The young auctioneer was ecstatic. He’d just sold the object illustrated here for a cool £16,000 on behalf of a client from Crewe who didn’t know he owned it. The rare and early celestial and terrestrial pocket globe – consider it a precursor (by about four centuries) of the sat-nav – was “found” by the auctioneer, Chris Large of Nantwich, Cheshire auctioneers Peter Wilson, in the bottom of one of 16 boxes of otherwise unloved and unwanted bric-a-brac from the man’s parents’ home. When told of the magnitude of the winning bid, the owner was naturally enough, “over the moon”. The auctioneer was happy too. “Something like this always cheers you up and makes you realise why you enjoy the job so much,” he said.
Less than three inches in diameter, the globe was concealed inside what was otherwise a dirty green-coloured outer case of the same shape that looked like it would have been more at home in a game of skittles. However, when the hinged outer case was opened, the colours of the globe nestling inside were almost as bright and vivid as they were on the day it was made. On the inside of the outer case, protected from sunlight and damage, was a “map” of the heavens. It was quite delightful. Not bad when you consider that it dated from 1710.
Clearly the globe was an early example. Its 12 hand-coloured printed “gores” – the term for the pieces of vellum covering its surfaces illustrating the various land masses – showed
northern Canada as “Unknown Areas”, while huge swathes of Australia and New Zealand were also left blank. But was it right?
There were initial doubts that the case and the globe it contained were strangers to each other – termed a “marriage” in the trade. One inscription read “Correct Pocket Globe With Trade Winds” by H. Moll”, while another read “A Correct Globe with New Constelations (sic) of Mr Hevelius 1710”. Worries proved unfounded.
The late 17th and early 18th century saw a universal thirst for knowledge of the Earth and its heavens. Cartographer Herman Moll (1654-1732) probably originated in the Netherlands but was in London by 1678, where he opened a book and map shop. However, he turned to publishing after the success of his own work, which he called “Thesaurus Geographicus”, followed by “Fifty-Six New and Accurate Maps of Great Britain” and another work he called “The Compleat Geographer”. He is known to have been making and selling pocket globes for the amateur geographer in 1710.
Astronomer Johannes Hevelius (1611-1687) meanwhile, came from a rich family of Polish brewers, and began to study the constellations in 1640, using a huge 150-foot telescope, which he built himself, on the rooftop of his home in Danzig (now Gdansk). He published “Selenographia” his study of the Moon in 1647, which won him the patronage of four Polish King’s. Today he is regarded as the founder of the study of lunar topography and with Copernicus, one of Poland’s greatest astronomers.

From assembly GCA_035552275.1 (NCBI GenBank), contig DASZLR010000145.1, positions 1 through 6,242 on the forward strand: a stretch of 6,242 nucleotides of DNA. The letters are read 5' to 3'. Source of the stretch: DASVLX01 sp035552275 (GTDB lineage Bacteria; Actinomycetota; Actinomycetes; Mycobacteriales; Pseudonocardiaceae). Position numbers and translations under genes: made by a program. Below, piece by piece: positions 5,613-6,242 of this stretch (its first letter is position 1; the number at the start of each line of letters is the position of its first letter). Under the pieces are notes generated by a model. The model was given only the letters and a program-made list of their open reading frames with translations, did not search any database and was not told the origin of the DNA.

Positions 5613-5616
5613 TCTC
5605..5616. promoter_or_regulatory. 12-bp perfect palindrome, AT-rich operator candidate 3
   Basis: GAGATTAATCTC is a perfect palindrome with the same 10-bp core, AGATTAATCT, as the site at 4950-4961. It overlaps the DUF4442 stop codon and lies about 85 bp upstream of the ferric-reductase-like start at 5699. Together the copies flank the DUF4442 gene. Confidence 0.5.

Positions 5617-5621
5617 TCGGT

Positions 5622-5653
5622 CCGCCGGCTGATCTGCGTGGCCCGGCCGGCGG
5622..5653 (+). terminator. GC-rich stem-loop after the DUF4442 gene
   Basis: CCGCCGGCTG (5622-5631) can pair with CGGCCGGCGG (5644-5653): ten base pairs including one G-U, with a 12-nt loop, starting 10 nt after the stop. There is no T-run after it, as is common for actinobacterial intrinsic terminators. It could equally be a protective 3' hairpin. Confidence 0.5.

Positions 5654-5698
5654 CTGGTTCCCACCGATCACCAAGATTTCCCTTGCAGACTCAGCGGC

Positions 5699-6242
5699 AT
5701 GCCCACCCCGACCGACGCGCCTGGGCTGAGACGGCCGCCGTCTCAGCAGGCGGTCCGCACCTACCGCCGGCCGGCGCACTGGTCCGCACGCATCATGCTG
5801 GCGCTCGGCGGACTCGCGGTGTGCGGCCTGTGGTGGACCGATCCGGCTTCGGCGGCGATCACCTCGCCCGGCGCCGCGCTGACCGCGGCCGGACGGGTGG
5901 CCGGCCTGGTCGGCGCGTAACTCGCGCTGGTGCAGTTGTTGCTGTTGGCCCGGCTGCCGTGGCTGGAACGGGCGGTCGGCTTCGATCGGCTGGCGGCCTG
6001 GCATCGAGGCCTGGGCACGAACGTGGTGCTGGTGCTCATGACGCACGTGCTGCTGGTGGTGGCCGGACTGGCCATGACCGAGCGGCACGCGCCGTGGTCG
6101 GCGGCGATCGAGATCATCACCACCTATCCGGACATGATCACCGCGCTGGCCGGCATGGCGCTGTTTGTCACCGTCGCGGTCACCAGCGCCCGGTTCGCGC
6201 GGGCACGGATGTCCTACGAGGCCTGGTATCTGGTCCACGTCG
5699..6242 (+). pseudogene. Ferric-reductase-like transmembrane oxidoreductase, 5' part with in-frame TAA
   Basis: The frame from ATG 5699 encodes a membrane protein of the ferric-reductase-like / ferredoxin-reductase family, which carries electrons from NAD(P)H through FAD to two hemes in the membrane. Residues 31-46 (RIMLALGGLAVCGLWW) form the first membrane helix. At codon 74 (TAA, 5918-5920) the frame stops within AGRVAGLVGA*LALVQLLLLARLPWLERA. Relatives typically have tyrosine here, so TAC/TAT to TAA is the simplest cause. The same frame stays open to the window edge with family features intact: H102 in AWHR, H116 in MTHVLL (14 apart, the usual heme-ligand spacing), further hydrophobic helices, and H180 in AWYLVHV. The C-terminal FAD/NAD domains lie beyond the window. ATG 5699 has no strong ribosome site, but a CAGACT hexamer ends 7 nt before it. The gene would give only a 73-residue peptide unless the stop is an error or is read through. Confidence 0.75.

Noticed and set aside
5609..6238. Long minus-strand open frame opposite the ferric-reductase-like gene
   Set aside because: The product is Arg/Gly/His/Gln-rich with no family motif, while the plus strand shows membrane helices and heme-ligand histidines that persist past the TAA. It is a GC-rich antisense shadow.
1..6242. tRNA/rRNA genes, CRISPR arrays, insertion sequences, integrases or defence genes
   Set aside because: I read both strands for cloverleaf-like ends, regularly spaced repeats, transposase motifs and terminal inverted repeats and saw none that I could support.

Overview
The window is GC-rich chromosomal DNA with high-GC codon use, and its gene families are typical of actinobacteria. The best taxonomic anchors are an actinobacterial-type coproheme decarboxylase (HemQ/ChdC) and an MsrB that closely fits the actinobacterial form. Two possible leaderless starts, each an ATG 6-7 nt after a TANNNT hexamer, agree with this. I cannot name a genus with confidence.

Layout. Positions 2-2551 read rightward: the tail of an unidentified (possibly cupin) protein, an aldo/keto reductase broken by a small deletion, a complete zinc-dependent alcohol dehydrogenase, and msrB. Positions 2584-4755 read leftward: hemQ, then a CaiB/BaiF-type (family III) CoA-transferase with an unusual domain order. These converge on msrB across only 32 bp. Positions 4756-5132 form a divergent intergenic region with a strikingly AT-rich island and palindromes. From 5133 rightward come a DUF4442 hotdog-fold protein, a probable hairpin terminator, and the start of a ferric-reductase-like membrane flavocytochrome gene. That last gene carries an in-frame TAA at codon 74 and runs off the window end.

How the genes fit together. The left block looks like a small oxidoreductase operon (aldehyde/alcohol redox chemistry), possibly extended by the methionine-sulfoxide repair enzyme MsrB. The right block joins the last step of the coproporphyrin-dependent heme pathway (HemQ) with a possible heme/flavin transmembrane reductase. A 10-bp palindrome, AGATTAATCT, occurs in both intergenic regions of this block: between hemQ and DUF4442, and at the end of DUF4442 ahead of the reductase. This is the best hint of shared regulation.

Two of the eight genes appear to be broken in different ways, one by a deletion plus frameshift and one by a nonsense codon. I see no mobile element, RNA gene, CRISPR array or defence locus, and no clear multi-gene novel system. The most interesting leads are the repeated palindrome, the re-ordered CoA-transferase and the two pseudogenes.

So, the authenticity of the Crewe globe looked promising. But what put the matter beyond doubt was the word “Damp”, almost hidden among the place names, a clue that only the specialist might recognise. It is also known that some of now rare examples of Moll’s globe were printed with the route of Dampier’s circumnavigation, completed in 1709. The Crewe globe was such an example and that’s why it made £16,000. It sold to a collector in Hong Kong.
Captain William Dampier (1651-1715) was the first Englishman to explore parts of Australia (then called New Holland) and the first person to circumnavigate the world three times. He is also remembered as having rescued Alexander Selkirk, who was the inspiration for Daniel Defoe’s book Robinson Crusoe.
Born in Somerset, Dampier joined the Navy in 1673 but his career was cut short by ill health. He subsequently made his circumnavigations as a somewhat lawless privateer. However, publication of his exploits and discoveries turned him into a hero and advanced geographic knowledge by previously unthought-of degrees, coming as they did before voyages by Captain Cook. Indeed, he has a port and archipelago named after him on Western Australia’s Coral Coast.
Not everyone has £16 grand to spare for what is little more than a scientific instrument collectors’ curio. Collectors of furniture love free-standing antique globes, which add instant class to any room. But even they caused problems for their original owners. The oldest surviving globe dates from 1492 and does not show the Americas which had yet to be discovered However, such was the speed with which explorers were discovering new areas of the world that globes were out of date almost immediately they were made.
Cartographers responded by publishing printed paper maps containing the latest information available which could be purchased separately and pasted over the top of the existing but outdated versions. Globes are found in which the name of one cartographer has been replaced with that of a later one. This does not affect value. Indeed, it could be argued the globes are more interesting for it.
This practice also explains why some are found with cartographic information and discoveries that date from many years after the date of manufacture of the base or stand. Regency library globes have elegant stands with tripod bases and slim, gently curving supports. Victorian examples, on the other hand, are heavy with turned legs and far less style. However, the latter can be had for a few hundred pounds apiece.
Bonhams will sell a pair of the former – 18-inch celestial and terrestrial globes by J & W Cary – in a sale of scientific instruments in Knightsbridge on May 3. Purchased new by the vendor’s family in the 1830s to furnish a newly constructed home, they are estimated at £30,000-50,000.